A local customer shows QR code to make payment at a store in Tokyo, Japan on July 3, 2017. (File photo: VCG)
Japan will invest heavily in cashless payments, with a targeted digitized rate of 40 percent by 2025, though still lower than South Korea’s 90 percent and China’s over 60 percent in 2015, according to the Nikkei newspaper.
Despite strong technical support domestically, the nation tumbled through its cashless projects with traditional credit bonuses and coupons. This time, it pledges more direct financial stimulus to retailers and restaurants, with more popular payment methods like scanning QR codes that dominate in China.
The government will subsidize those firms aligned with its cashless plan and is considering to offer limited-time tax breaks to small and midsize companies that embrace digital payment options.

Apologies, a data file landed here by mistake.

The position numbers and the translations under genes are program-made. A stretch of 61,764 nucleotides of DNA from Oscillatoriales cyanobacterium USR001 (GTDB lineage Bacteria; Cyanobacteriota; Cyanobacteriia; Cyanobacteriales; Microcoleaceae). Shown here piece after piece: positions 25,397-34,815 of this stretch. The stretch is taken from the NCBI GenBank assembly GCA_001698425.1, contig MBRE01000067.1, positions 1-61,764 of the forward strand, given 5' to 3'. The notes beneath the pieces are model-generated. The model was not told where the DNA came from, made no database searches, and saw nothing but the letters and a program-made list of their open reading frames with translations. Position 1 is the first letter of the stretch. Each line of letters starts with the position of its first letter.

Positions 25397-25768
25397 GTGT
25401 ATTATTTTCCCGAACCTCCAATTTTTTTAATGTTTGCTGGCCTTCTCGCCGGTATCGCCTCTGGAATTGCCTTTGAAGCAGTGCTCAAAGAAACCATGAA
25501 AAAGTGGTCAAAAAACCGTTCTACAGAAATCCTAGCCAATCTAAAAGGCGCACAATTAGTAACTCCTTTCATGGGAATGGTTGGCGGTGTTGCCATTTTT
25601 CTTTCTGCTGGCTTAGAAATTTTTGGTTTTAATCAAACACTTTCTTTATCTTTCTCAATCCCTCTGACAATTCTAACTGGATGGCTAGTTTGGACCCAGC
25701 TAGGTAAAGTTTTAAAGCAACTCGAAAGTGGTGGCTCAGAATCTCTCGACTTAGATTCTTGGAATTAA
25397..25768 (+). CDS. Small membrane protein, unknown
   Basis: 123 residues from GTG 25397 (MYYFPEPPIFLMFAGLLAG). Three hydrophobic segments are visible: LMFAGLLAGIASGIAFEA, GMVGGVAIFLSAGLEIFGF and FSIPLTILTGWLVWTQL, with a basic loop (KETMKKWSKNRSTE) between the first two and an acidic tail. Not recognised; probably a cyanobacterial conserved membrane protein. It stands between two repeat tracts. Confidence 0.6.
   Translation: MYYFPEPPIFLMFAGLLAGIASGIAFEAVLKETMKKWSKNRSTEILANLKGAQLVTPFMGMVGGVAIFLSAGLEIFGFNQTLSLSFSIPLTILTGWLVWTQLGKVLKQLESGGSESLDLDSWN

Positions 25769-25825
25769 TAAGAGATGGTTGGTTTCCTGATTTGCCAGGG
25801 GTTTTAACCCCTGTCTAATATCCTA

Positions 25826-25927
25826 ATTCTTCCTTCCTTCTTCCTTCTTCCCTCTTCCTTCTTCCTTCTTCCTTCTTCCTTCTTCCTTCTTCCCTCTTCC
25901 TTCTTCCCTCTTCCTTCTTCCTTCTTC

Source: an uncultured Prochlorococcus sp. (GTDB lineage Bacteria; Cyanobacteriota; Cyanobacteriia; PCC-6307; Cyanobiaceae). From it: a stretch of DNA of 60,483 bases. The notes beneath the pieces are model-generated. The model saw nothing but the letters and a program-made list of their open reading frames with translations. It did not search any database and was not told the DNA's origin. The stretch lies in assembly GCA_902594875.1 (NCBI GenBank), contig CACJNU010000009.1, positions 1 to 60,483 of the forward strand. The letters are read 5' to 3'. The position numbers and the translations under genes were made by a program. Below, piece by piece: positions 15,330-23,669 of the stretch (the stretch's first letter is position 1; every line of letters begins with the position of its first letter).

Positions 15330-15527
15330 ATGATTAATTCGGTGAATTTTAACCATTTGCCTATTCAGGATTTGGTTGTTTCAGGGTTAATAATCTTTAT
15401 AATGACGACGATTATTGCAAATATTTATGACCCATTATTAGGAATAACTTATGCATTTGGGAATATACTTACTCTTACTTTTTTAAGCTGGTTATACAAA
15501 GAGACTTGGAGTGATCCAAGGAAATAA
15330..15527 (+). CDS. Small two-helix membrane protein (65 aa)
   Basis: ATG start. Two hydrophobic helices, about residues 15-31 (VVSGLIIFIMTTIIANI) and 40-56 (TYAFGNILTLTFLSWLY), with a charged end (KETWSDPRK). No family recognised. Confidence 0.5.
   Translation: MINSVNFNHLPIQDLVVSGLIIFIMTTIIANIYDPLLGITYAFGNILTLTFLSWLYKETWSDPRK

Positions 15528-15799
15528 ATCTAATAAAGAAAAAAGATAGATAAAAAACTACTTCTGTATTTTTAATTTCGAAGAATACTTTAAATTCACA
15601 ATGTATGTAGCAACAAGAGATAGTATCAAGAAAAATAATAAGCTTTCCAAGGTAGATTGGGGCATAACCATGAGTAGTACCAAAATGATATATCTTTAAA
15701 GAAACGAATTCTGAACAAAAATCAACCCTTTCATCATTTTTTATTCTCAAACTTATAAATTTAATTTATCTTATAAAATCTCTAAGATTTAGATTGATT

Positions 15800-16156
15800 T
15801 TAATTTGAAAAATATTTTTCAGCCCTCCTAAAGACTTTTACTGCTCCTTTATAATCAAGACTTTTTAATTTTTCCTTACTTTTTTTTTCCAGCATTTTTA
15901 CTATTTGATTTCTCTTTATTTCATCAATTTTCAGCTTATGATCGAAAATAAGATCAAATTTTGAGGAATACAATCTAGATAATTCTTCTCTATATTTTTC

“The Japanese are sensitive to personal privacy and favor cash over credit cards," said Forben Yong Shu, the deputy director of Japan’s Financial Research Center of Japan.
In the global cashless society, QR codes are second to credit cards largely used in the West. China’s two internet giants, Alibaba and WeChat, extensively use the QR code.
But visitors from China and South Korea often feel embarrassed and disappointed in cash-only payments during their holidays in Japan, prodding local authorities to prioritize digital payments.
The boon of using alternative payments is huge, as Boston Consultancy estimates, the overhead Japanese financial agencies pay for managing cash payments remains high. Consumers will enjoy the convenience Chinese shoppers have.
More significantly, a cashless Japan can better serve foreign visitors at the 2020 Tokyo Olympic Games.